Of course I didn’t know what a CRO was when first approached, but after spending a few hours researching it and discovering that I could become part of an industry committed to advancing medicines and healthcare, I was determined the job would be mine. With my confidence and capabilities now in sync, I was offered and accepted the position.
Finally feeling as if I were part of the solution versus the problem, I engaged like never before; assembling a small team of IT professionals, some of which I had worked with previously, to assess and address the issues associated with the highly anticipated Year 2000 date roll-over, or Y2K – what I now refer to as “why 2 what?” given the virtually unnoticeable impact come that fateful day.
Though not a recession, but a downturn in contract awards from pharmaceutical companies to CROs, I would once again find myself looking for a new job having intimate knowledge that the company would soon cease to exist. Because my knowledge was ahead of the curve, there was time for me outline my game plan for my next move and, in doing so, not only had I decided that I was I going to get the specific job in the industry that I wanted, but I was also going to live where I had always wanted to live. Hello, Southern California.
I would spend just over 10 years at that CRO, and had the privilege to serve in a variety of positions. After being hired to clean up operational inefficiencies and restore customer confidence in their IT function and doing so successfully, the company underwent its first acquisition, after which I was offered a promotion within Clinical Operations to improve the quality, profitability and adherence to timelines and deliverables. Using the same formula I had to optimize the IT function, similar and immediate gains were made. This formula, which I refer to as “total alignment” is a personal blend of things I’ve learned while attending school (I had then earned my B.S. in Bus. Admin. with a concentration in International Business) and leadership skills I had used successfully in the past.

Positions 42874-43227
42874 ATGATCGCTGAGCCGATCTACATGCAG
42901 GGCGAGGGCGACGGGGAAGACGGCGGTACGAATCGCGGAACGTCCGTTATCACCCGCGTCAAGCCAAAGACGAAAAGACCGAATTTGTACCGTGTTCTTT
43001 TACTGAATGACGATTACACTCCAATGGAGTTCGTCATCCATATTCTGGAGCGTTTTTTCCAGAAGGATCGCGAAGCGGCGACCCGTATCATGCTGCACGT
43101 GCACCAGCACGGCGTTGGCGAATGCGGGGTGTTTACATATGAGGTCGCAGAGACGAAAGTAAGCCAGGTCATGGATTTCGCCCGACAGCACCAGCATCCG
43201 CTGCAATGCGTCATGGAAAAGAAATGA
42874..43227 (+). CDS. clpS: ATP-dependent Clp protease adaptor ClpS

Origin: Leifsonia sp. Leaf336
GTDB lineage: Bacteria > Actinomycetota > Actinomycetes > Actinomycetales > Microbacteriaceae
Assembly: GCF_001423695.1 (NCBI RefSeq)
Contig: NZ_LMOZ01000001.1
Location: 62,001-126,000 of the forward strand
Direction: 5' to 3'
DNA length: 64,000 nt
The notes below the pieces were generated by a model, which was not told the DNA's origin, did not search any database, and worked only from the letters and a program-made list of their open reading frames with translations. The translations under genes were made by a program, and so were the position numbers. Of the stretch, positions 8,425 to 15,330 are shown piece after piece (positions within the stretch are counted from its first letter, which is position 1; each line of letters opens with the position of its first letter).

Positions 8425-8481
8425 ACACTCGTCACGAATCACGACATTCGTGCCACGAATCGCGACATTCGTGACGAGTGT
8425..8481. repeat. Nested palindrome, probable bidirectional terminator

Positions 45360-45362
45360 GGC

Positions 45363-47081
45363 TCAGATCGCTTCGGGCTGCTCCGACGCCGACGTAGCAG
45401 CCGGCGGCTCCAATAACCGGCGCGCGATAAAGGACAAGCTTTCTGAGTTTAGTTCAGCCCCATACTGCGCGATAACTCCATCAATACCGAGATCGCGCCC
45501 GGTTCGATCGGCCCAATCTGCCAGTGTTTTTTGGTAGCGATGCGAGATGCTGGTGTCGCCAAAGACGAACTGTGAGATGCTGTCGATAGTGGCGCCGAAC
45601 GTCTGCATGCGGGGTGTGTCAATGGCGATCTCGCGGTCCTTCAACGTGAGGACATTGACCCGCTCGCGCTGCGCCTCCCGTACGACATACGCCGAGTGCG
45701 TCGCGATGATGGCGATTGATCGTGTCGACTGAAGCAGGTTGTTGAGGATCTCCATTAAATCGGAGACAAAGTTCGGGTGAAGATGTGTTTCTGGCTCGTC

After three years in Operations and several key improvements, the COO would approach me about a third position within the company. Like the first two, they were centered on the need for me to identify opportunities for improvement, implement them and then measure their success. In this final role, intended to leverage my background in IT, Operations and proven track-record of implementing improvements, my key charge would be to create a synergy between people, process and technology and would turn out to be one of my most exciting roles I’d ever had.
I’ve always loved a challenge, as well as leading and inspiring people to achieve their true potential. Only this opportunity came with a twist. I would have to do the same, but this time, I would have no direct authority over those I was leading to define and implement the improvements. Fortunately, my past had prepared me for such a role, and I was able to achieve the required results via a thoughtful balance of what some may call “the carrot and the stick.”
Unfortunately, economics would once again intervene; this time, in the form of a global financial crisis. Though, initially, the company was unaffected due to a strong backlog of business sold but services not yet performed or billed, the backlog would continue its decline, necessitating that the company undergo a series of restructurings to preserve cash and maintain profitability. Despite this, I am proud to say that it was the best-managed company I have ever had the pleasure of working for in my entire career.
Make no mistake; this is not a story of recessions, but one of resilience. I am certain that I, my former employer and our global society will go on to achieve many successes in the future, because life’s challenges are no match for determination, innovation and sheer momentum.
I look forward to updating you on the next stop in this incredible journey known as life!
Who I Am Now
Over 20 years experience in leading the analysis, design and implementation of global systems and solutions. As a seasoned consultant to process owners, my primary focus is conducting research to identify best practice technology solutions based on functional needs; manage the selection process for technology solutions, including preparing Requests for Information and Requests for Proposal, leading vendor demos, scoring and pricing negotiations; partner with IT Leaders and business Leaders in the strategic planning, organizing and directing activities necessary to ensure optimization of application solutions; and participate in the communication, training and change management needs in the implementation of the automated solutions.